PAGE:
Many proteins regulating coagulation, including factor IX, factor XI, Antithrombin-III, Protein C and Protein S are deficient or decreased in activity in congenital disorders of glycosylation (CDG). Because of the imbalance of coagulation and anticoagulation factors, some patients develop acute vascular events, such as thrombosis. Identifying patients with increased risk for thrombotic events could prevent serious complications and even mortality. We performed a systematic review on patients diagnosed with the most common CDG form; PMM2-CDG, reported between 1990 and 2012 in medical literature. We also evaluated our PMM2-CDG patient-cohort of 15 patients. In total, based on the availability of comprehensive clinical descriptions, 100 patients were included in the study. Patients with and without thrombotic events were compared based on the alterations of the following glycosylated coagulation and anticoagulation factors: Antithrombin-III, Protein C, Protein S, factors IX and XI. We also assessed the global hemostasis, family history and provoking events. In the group of 100 PMM2-CDG patients 14 had suffered a venous or arterial thrombotic event. Low activity of several anticoagulation factors correlated with thrombotic events. Relatively high factor IX and XI activities were not associated with thrombosis. Prolonged PT and aPTT did not seem to protect against thrombosis in patients. Surgical procedures were frequently associated with thrombotic events. Based on the association of thrombosis and surgery in PMM2-CDG we advise to avoid elective surgical procedures in PMM2-CDG patients. Easily preventable risk factors like immobility should be treated with regular physiotherapy. We suggest a yearly follow-up for Antithrombin-III and Protein C levels and parent education for early thrombotic signs in CDG.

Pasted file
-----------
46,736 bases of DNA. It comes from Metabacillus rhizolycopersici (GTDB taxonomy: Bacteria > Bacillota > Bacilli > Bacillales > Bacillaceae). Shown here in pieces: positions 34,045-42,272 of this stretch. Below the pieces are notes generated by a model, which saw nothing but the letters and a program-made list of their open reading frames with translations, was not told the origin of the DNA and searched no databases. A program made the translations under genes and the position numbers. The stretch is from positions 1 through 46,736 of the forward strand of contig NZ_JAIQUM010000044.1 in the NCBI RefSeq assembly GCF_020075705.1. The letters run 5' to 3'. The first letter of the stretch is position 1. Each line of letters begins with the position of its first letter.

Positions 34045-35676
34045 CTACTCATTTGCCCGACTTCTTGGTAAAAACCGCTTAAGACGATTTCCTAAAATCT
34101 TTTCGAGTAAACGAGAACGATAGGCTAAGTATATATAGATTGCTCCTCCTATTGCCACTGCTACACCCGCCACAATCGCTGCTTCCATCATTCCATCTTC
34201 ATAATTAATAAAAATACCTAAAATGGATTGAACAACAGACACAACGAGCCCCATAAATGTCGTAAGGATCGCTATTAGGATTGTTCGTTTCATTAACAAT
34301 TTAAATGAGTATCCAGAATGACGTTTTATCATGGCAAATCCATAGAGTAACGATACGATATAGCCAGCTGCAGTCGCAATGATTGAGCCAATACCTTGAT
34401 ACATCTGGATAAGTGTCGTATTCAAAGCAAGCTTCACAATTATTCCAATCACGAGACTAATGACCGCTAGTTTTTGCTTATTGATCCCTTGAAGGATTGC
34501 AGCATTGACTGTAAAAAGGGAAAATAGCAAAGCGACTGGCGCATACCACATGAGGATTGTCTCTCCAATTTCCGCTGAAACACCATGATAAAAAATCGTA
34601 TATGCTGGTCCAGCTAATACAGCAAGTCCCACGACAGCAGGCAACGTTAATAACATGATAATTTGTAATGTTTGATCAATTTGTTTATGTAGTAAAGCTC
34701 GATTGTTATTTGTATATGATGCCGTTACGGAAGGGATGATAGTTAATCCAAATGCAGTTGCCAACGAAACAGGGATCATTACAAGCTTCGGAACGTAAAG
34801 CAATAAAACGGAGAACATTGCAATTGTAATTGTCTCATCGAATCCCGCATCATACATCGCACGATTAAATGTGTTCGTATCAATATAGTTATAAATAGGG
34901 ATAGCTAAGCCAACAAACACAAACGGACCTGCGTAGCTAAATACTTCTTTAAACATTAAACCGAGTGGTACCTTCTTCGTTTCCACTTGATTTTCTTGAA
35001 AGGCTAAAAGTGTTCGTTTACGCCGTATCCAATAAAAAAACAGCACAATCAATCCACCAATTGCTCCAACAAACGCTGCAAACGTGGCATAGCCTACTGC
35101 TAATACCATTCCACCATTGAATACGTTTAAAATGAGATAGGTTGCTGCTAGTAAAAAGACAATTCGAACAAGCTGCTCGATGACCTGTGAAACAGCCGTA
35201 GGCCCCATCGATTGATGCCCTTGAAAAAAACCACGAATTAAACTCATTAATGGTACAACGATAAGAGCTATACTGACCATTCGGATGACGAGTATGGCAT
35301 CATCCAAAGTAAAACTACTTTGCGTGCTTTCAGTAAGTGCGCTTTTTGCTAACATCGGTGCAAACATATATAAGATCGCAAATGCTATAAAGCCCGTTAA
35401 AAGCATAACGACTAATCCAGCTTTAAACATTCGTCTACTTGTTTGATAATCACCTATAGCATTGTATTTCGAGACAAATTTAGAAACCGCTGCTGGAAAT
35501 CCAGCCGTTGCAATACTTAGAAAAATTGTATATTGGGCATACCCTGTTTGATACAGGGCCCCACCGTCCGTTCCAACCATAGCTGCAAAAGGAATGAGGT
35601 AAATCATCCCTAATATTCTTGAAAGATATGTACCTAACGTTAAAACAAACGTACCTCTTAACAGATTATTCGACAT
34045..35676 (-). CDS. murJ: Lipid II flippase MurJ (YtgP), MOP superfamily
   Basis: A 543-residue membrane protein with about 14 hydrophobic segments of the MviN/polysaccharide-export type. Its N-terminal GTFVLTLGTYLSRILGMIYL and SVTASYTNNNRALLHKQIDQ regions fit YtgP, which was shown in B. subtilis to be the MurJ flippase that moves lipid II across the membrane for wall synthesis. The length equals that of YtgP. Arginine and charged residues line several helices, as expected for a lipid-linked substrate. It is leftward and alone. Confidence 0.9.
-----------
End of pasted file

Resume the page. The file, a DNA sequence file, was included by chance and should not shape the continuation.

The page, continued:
- Coagulation factors
ASJC Scopus subject areas
- Endocrinology, Diabetes and Metabolism
- Molecular Biology